David Clayton-Thomas is the Canadian-raised former lead singer of the band Blood, Sweat and Tears. Clayton-Thomas fronted the band during its most successful period in the late sixties and seventies. In 1969 the band’s eponymous second album made them the first group to be nominated for ten Grammy awards, including Best Album (besting The Beatles’ Abbey Road) and Best Song for the Clayton-Thomas-penned “Spinning Wheel.” Blood, Sweat and Tears were among the high profile performers asked to play the Woodstock Summer Festival in 1969. NeoAmericanist's Mark Fillipowich caught up with Clayton-Thomas at a Centre for American Studies lecture, “The American Music Scene in the 1960s and 1970s” on September 22, 2009 at the University of Western Ontario.
NeoAmericanist: A lot of outdoor festivals, even back in 1969, were not such a big deal; both Led Zeppelin and the Doors turned down opportunities to play Woodstock because it didn’t seem like anything new. Why does Woodstock stand out as the outdoor music festival? What made it different from similar events?
DCT: The timing of it. It was 1969, it was virtually the death of the Vietnam War. And the sheer numbers, six hundred thousand people—that’s a lot of folks—I don’t know any other concert [that had that many]. We [Blood, Sweat and Tears] had a hundred thousand [people] in Atlanta at a big festival that year but just in terms of sheer numbers. Also, coming right on the heels of Kent State; Kent State was an enormous shock on the American metabolism.
Imagine yourself today, imagine if the national guard opened fire on a college campus in Canada or the United States, you know. It shocked the hell out of people. And then just a couple of months later came Woodstock. So it was all related to that event [at Kent State].
NeoAmericanist: There have been attempts at recreating the festival through concerts, through compilation albums, etc., but every attempt has petered out. Why have attempts to recreate Woodstock failed?
DCT: Because something like that is an iconic thing in history. You’re not going to recreate it just to make some money, and that’s what it’s all been about … this fortieth anniversary thing…I turned down twenty offers to do Woodstock revivals all over North America. And I turned [the offers] down for one very, very good reason: it’ll never happen again.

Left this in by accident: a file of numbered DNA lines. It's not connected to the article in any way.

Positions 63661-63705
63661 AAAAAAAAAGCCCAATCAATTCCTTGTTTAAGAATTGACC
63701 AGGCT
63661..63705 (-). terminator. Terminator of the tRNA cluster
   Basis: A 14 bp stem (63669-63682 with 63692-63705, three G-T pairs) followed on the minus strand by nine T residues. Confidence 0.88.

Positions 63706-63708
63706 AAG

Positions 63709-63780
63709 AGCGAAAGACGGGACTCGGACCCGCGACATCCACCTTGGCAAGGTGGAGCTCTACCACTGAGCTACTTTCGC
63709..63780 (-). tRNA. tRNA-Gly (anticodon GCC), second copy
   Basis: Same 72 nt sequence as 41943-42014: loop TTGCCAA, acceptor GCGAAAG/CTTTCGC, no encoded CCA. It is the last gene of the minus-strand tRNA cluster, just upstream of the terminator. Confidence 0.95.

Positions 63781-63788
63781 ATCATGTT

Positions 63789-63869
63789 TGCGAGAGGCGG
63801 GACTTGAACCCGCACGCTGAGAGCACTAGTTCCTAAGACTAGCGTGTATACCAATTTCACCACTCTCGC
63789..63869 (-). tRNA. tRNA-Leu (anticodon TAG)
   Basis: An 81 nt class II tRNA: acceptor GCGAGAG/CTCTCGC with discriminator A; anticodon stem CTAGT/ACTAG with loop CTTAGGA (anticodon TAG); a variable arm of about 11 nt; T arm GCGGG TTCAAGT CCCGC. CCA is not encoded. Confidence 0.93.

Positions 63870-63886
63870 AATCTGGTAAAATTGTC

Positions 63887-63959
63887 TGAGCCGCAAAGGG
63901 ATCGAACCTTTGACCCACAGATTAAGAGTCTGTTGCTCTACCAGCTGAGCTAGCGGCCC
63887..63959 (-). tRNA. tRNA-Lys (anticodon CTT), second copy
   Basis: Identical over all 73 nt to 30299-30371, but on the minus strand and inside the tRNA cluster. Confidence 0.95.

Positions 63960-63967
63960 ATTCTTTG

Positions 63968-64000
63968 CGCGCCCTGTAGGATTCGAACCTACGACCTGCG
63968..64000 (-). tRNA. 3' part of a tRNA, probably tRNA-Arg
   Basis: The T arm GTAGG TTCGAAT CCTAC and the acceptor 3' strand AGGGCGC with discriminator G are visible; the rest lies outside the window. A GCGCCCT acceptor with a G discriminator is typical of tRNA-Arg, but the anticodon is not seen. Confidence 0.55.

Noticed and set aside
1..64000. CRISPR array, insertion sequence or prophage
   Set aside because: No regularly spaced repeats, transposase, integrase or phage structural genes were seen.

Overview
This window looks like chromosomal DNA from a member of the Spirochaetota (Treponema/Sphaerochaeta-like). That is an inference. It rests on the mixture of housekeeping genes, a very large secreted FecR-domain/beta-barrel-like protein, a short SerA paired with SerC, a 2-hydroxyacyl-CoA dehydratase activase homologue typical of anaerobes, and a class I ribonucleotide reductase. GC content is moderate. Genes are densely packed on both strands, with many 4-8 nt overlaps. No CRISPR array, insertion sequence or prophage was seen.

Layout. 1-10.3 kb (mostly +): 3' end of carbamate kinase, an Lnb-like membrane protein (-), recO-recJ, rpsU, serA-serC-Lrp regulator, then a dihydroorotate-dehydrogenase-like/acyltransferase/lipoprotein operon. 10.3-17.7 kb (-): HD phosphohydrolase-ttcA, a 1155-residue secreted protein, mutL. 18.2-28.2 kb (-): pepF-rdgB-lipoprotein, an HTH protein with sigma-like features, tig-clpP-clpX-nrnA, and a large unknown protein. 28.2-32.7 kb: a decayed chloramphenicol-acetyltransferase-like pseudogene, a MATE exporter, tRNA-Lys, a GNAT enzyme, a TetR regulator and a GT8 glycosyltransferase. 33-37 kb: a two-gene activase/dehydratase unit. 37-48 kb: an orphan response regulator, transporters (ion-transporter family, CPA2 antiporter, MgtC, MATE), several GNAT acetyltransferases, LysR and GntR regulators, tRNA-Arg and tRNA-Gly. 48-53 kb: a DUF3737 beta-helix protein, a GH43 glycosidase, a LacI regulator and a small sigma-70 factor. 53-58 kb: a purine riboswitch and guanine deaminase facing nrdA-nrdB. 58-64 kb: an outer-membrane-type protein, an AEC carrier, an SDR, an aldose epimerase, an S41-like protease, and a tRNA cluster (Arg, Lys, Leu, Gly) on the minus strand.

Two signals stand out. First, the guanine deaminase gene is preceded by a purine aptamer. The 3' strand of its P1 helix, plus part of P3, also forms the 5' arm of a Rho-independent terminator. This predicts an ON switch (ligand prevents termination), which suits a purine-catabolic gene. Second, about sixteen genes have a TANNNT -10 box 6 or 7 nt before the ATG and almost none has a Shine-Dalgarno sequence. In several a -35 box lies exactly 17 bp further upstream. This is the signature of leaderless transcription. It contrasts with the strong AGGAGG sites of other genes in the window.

Any attempt to make [Woodstock] happen again is shameless exploitation. And I won’t be a part of that.
NeoAmericanist: Have there been any performances or events that have come close to being what Woodstock was? Perhaps something like LiveAid in 1985?
DCT: I was going to say LiveAid. But no, and there won’t be. I think the major reason was that, financially as a business venture, Woodstock was a catastrophe. The promoters were locked in litigation for years and years, decades maybe afterwards. They realized that year in 1969 that concerts of half a million plus people were unmanageable.
God forbid something had gone wrong at Woodstock and you had five hundred thousand pissed off people. And it could have gone off, somebody could have thrown a match into the gasoline and it could have exploded. If the National Guard had not been able to get helicopters to LaGuardia Airport and bring in the acts: if Crosby, Stills and Nash; Blood, Sweat and Tears; Jimi [Hendrix]; Janis [Joplin] hadn’t showed up that place would have erupted. It would have not been three days of love and peace it would have been a bloodbath.
And it teetered on the brink for three days of being just that. And it was just unmanageable. I don’t think you’ll ever see anything like that again. It’s kind of like “why won’t anybody ever sell fifty million records again?” well, they’re not making records anymore. They’re not going make 1969 anymore.
NeoAmericanist: One of the reasons why Woodstock was such a success was because it was free, although accidentally.
DCT: It wasn’t intended to be.
NeoAmericanist: Well, it was broken into. But now with downloadable music and recording companies emphasizing profits from performances rather than records, what would it take for a group of high profile acts to play together without cost the way that they did in Woodstock?